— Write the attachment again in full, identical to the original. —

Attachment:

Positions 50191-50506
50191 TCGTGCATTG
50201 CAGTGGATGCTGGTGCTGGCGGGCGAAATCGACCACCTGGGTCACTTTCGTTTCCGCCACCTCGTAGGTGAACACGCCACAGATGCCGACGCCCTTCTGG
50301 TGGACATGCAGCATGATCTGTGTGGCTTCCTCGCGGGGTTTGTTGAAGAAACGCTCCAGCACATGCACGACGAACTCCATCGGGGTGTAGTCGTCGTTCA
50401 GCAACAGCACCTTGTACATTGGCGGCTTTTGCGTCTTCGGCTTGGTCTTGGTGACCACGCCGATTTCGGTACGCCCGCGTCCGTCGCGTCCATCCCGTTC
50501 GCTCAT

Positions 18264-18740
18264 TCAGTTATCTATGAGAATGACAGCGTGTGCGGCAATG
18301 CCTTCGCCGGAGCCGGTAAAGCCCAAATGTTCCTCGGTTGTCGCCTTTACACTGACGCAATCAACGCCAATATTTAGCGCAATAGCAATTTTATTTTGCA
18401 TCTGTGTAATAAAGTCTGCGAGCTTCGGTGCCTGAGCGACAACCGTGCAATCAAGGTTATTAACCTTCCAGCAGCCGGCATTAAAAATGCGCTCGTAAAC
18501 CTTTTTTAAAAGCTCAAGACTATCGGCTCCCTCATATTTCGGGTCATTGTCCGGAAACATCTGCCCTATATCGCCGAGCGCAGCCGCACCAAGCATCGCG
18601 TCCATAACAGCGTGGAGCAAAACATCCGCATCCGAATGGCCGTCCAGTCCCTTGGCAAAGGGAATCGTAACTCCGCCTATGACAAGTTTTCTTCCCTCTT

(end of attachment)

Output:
Positions 50191-50506
50191 TCGTGCATTG
50201 CAGTGGATGCTGGTGCTGGCGGGCGAAATCGACCACCTGGGTCACTTTCGTTTCCGCCACCTCGTAGGTGAACACGCCACAGATGCCGACGCCCTTCTGG
50301 TGGACATGCAGCATGATCTGTGTGGCTTCCTCGCGGGGTTTGTTGAAGAAACGCTCCAGCACATGCACGACGAACTCCATCGGGGTGTAGTCGTCGTTCA
50401 GCAACAGCACCTTGTACATTGGCGGCTTTTGCGTCTTCGGCTTGGTCTTGGTGACCACGCCGATTTCGGTACGCCCGCGTCCGTCGCGTCCATCCCGTTC
50501 GCTCAT

Positions 18264-18740
18264 TCAGTTATCTATGAGAATGACAGCGTGTGCGGCAATG
18301 CCTTCGCCGGAGCCGGTAAAGCCCAAATGTTCCTCGGTTGTCGCCTTTACACTGACGCAATCAACGCCAATATTTAGCGCAATAGCAATTTTATTTTGCA
18401 TCTGTGTAATAAAGTCTGCGAGCTTCGGTGCCTGAGCGACAACCGTGCAATCAAGGTTATTAACCTTCCAGCAGCCGGCATTAAAAATGCGCTCGTAAAC
18501 CTTTTTTAAAAGCTCAAGACTATCGGCTCCCTCATATTTCGGGTCATTGTCCGGAAACATCTGCCCTATATCGCCGAGCGCAGCCGCACCAAGCATCGCG
18601 TCCATAACAGCGTGGAGCAAAACATCCGCATCCGAATGGCCGTCCAGTCCCTTGGCAAAGGGAATCGTAACTCCGCCTATGACAAGTTTTCTTCCCTCTT